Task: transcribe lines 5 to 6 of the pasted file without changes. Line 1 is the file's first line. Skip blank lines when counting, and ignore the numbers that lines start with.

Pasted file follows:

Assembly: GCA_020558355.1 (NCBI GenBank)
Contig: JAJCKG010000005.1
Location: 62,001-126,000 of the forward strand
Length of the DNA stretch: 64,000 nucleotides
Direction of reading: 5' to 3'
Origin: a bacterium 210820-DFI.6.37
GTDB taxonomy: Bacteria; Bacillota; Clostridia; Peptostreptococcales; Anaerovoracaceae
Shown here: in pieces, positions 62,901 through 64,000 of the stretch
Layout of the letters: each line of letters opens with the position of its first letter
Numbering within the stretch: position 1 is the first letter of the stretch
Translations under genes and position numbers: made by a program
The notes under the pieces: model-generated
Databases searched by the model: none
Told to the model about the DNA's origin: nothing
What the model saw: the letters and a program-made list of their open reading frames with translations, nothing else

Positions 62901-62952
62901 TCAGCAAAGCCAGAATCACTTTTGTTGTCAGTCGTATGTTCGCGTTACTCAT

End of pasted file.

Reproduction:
Direction of reading: 5' to 3'
Origin: a bacterium 210820-DFI.6.37